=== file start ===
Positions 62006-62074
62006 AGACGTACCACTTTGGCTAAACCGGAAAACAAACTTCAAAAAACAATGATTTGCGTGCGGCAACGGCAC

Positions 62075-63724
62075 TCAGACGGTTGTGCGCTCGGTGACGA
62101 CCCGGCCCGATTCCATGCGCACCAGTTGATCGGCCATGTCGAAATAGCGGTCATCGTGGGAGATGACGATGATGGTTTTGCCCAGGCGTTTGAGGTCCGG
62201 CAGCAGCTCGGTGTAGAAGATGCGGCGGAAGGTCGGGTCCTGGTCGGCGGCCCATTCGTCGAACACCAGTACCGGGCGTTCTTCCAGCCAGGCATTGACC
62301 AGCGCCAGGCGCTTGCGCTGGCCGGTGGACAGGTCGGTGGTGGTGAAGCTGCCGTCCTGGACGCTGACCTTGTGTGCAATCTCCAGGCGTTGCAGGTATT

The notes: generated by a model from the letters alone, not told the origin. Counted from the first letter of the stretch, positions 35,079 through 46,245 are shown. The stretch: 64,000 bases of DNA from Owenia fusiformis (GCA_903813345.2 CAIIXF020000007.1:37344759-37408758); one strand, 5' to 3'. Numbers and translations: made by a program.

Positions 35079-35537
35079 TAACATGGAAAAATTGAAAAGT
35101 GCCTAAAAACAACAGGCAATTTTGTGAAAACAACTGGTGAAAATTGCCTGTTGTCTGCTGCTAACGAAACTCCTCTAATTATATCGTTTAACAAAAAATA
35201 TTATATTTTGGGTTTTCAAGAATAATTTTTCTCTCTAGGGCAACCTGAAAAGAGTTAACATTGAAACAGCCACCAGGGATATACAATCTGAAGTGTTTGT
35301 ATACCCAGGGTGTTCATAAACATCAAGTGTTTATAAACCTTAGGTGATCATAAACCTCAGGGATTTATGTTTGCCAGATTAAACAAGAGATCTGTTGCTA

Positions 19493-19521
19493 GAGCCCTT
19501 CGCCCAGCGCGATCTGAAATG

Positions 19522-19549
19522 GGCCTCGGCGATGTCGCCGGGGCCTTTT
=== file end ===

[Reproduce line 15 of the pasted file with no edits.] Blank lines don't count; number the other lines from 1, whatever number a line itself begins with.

19493 GAGCCCTT